Monday, October 12, 2015

Review: 'Beyond Mars'

Fifties sci-fi tends to launch images of moon monsters, colonies on Venus, and UFOs that look like dinner plates— images that are quaint, kitschy, clueless, and sincere. Irony, parody, and self-conscious wit seem to be more modern products, and yet, there was Beyond Mars. Written by pulp novelist Jack Williamson and illustrated by Harvey Comics' Lee Elias, Beyond Mars ran as a Sunday strip in the New York Sunday News from 1952 to 1955. Reading it today completely collected in a new book by IDW publishing, Williamson and Elias's strip seems like a smart goof on fifties sci-fi created by a pair of later-twentieth century cutups.

In the year 2191, a citizen of the Brooklyn portion of a smashed Earth named Mike Flint tools around space with Tham Thmith, his lisping metallic snake buddy from Venus, helping a succession of pretty women out of jams. The fifties elements—the rockets, noir-ish villains, femme fatales, atomic science—are so fifties-ish that they seem as though they had to be created by someone looking back on the decade with a winking eye. The weird wit is so out there that it seems to confirm that incorrect notion. Mike and Tham tussle with a giant lobster, join forces with a diapered boy who rides a meteor, and blast through space in the Empire State Building as if it were a rocket. Beyond Mars is the perfect collision of fifties nostalgia and humor that feels unmistakably contemporary. Too dreamy.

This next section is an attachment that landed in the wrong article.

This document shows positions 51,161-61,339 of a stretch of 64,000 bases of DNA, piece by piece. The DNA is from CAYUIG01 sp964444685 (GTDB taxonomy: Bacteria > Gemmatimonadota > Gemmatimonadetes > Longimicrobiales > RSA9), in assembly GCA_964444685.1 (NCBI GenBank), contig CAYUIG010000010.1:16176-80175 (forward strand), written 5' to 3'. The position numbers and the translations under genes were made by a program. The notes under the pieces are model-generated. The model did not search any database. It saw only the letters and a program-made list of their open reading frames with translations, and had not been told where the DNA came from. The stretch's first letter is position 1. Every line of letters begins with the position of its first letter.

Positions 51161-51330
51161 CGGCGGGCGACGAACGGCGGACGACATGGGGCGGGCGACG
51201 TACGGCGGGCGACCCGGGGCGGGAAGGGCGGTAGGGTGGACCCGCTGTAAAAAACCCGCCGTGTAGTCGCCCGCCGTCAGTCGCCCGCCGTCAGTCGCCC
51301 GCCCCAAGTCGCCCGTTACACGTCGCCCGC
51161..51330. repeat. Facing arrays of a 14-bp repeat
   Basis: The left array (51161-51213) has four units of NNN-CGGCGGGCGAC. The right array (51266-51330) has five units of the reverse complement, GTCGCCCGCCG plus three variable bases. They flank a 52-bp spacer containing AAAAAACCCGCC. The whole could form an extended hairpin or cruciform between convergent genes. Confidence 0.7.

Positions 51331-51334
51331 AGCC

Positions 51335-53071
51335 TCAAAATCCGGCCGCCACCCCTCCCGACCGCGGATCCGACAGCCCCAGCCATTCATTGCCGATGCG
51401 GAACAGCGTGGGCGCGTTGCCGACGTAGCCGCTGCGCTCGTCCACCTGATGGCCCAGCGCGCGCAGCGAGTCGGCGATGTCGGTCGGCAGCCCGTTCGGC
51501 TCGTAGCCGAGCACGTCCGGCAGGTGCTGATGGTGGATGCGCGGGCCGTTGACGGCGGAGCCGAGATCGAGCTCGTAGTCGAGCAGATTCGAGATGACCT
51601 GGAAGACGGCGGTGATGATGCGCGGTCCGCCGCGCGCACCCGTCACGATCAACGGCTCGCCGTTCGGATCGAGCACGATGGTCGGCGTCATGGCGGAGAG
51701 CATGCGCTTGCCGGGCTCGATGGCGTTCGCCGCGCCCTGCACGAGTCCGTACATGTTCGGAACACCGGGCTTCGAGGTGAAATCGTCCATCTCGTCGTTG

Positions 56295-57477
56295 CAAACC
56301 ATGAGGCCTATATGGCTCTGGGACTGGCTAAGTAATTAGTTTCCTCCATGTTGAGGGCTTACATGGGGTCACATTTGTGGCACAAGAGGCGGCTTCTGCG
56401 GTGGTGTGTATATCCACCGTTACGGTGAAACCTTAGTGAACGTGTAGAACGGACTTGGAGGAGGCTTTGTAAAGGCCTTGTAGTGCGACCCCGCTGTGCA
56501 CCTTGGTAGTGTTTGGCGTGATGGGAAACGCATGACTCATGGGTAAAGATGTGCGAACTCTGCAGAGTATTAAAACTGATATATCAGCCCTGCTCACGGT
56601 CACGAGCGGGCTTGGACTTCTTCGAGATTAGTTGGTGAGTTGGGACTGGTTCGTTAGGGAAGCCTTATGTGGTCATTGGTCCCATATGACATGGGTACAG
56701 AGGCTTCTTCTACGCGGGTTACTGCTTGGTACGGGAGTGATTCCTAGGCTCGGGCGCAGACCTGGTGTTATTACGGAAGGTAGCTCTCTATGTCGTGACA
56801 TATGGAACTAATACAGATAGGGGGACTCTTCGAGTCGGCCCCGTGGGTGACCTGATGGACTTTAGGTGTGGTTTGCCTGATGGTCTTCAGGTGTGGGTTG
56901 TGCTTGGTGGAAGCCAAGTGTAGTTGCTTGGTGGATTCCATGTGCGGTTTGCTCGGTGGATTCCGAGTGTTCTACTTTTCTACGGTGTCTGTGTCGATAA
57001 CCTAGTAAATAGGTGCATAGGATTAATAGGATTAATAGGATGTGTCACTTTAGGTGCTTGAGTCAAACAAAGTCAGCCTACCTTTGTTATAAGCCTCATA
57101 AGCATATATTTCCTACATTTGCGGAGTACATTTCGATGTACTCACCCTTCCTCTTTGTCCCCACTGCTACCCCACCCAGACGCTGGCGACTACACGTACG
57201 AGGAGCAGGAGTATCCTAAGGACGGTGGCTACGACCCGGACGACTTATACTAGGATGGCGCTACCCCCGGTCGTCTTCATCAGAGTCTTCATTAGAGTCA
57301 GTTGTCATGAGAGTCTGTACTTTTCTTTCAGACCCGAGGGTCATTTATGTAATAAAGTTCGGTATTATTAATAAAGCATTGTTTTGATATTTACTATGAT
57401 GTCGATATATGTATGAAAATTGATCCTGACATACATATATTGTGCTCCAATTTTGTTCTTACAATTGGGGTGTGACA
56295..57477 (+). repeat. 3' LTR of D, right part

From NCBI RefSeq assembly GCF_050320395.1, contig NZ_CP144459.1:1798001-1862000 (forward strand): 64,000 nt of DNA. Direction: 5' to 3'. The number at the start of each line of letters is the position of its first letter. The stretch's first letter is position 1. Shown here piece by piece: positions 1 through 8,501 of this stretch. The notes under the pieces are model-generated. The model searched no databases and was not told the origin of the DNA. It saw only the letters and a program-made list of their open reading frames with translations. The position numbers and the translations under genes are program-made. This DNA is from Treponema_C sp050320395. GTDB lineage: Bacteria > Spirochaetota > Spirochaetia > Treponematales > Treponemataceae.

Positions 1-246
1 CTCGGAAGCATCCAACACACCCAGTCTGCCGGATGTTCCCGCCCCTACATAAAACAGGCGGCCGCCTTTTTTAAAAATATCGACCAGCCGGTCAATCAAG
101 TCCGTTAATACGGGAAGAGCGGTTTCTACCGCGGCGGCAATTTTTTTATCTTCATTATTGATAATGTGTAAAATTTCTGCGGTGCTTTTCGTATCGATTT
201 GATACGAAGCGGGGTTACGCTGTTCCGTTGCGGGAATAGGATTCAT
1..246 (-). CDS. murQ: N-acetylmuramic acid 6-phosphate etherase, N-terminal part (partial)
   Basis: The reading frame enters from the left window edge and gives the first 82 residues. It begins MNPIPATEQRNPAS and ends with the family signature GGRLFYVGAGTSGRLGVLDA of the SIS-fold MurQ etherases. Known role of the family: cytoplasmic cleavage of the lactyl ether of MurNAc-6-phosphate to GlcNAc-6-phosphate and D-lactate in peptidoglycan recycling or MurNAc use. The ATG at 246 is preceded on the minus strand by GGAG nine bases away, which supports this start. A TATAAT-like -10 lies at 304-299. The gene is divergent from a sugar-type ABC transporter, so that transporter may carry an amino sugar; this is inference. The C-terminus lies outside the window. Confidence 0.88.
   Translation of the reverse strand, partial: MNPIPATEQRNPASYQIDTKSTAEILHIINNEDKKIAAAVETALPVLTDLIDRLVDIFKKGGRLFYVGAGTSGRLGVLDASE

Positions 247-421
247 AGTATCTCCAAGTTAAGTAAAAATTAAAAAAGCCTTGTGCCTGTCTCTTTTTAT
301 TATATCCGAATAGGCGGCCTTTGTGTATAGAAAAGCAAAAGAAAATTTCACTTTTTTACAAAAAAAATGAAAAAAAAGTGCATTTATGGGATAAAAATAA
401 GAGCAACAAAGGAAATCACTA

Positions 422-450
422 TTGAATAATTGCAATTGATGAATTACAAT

IDW's collection is the company's standard stylish package: hardcover, ribbon bookmark, and most important of all, analog coloring. Bruce Canwell's sixteen-page introduction is one of the most informative addendums to an IDW title I've read, and it is illustrated with bonus uncolored Elias splash pages from his Harvey comics and some surprisingly tasteful covers of Williamson's pulps (well, The Green Girl is not particularly tasteful). This is a lovely presentation of a strip that demands rediscovery.

Get Beyond Mars on here:
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